RENAMO presidential candidate Afonso Dhlakama (C) addresses a cheering crowd of supporters during a motorcade campaign rally on October 11, 2014 in Maputo (AFP Photo/Gianluigi Guercia)[/caption]
Maputo (AFP) - Mozambique's President Armando Guebuza has signed into law a bill granting special status to opposition leader Afonso Dhlakama, who lost October's presidential elections.
The move on Wednesday was seen as an olive branch to the former rebel commander to avoid further conflict in the resource-rich country.
But Dhlakama has rejected the law, which would see a British-style leader of the opposition get his own official residence, staff and office, as well as the right to set his own salary.
Over $2 million (1.6 million euros) has been set aside for the new post in the 2015 budget, the finance ministry said, which also comes with a diplomatic passport.
Dhlakama lost the presidential election to the ruling Frelimo party's Filipe Nyusi, although he disputes the result, which the country's constitutional court has yet to confirm.
Dhlakama's Renamo rebels ended nearly two years of low-level armed opposition to the government only two months before October's poll.
The veteran leader has lost every election since the end of Mozambique's 16-year civil war in 1992 which pitted his anti-communist guerillas against the Frelimo movement, who have ruled the country since independence in 1975.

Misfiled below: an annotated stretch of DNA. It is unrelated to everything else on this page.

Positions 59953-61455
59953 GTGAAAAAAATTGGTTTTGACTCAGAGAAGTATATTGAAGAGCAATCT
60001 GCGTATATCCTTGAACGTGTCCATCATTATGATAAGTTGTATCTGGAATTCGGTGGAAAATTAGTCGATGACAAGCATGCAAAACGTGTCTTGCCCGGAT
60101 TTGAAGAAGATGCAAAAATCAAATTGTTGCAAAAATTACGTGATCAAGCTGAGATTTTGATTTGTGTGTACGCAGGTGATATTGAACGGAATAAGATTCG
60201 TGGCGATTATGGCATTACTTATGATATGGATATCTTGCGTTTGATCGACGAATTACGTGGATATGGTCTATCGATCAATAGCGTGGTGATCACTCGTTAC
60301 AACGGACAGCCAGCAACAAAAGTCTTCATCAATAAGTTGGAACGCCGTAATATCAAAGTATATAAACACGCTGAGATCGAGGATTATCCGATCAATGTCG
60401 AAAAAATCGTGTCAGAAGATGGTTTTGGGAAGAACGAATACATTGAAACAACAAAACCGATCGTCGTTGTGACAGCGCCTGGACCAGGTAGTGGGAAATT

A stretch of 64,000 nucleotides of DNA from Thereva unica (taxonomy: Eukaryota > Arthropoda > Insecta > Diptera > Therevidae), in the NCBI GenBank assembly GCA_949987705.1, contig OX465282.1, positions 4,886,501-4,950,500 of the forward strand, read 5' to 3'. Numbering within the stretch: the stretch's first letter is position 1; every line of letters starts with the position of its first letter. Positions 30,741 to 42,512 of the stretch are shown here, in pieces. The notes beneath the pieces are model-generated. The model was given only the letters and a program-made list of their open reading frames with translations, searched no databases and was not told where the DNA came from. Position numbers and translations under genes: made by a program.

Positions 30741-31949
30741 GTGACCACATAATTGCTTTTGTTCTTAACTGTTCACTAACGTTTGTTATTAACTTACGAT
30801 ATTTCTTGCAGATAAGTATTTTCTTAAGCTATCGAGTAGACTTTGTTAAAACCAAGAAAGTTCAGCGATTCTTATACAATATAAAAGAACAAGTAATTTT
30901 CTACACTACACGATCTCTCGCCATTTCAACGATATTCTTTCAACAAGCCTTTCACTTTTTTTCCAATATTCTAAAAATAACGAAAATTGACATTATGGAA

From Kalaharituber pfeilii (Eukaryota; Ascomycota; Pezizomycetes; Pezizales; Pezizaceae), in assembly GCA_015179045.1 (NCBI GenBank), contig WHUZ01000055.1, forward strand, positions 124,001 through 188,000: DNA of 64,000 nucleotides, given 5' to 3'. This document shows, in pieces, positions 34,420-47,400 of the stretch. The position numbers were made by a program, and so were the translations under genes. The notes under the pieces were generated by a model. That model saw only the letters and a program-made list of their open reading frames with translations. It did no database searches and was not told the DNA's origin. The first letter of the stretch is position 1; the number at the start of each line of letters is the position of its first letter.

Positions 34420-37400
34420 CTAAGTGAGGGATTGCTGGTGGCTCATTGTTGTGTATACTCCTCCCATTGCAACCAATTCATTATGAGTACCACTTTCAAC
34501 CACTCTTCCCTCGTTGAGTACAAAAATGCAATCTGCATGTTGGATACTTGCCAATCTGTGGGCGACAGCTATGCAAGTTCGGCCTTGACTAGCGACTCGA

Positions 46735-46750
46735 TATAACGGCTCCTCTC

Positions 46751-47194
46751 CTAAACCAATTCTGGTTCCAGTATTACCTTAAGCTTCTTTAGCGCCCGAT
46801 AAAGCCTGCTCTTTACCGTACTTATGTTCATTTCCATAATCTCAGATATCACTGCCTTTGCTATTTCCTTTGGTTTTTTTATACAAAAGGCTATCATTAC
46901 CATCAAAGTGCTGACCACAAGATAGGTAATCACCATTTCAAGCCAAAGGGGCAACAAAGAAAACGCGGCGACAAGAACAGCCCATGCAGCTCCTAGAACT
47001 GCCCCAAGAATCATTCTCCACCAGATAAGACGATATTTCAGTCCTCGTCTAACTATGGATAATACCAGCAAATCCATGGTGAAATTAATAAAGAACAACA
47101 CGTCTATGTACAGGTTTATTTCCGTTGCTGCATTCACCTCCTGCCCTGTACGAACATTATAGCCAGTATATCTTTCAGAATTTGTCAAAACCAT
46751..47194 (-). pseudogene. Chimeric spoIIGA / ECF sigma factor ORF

Parliament approved the creation of the opposition leader post on December 3 and it will apply to all future runners-up in elections.But Dhlakama claimed his old enemies were trying to appease him after he rejected the outcome of the October 15 vote and called for the creation of a "caretaker government". "Why do they offer me this now? To bribe me? To silence me?" he was quoted as saying last month by the Mozambican News Agency (AIM) while the bill was being debated in parliament. According to the official results, Dhlakama took 37 percent of the vote in the presidential poll, 20 points behind Nyusi, who is due to take office in February. While Dhlakama said the election was not free and fair, he said he was prepared to negotiate a unity government for the sake of democracy.
The constitutional court is due to rule on the elections in the next few days. The result has already been approved by the country's electoral commission.
Mozambique is seen as one of Africa's rising economic stars, with huge coal and gas reserves.*Source Yahoo/AFP]]>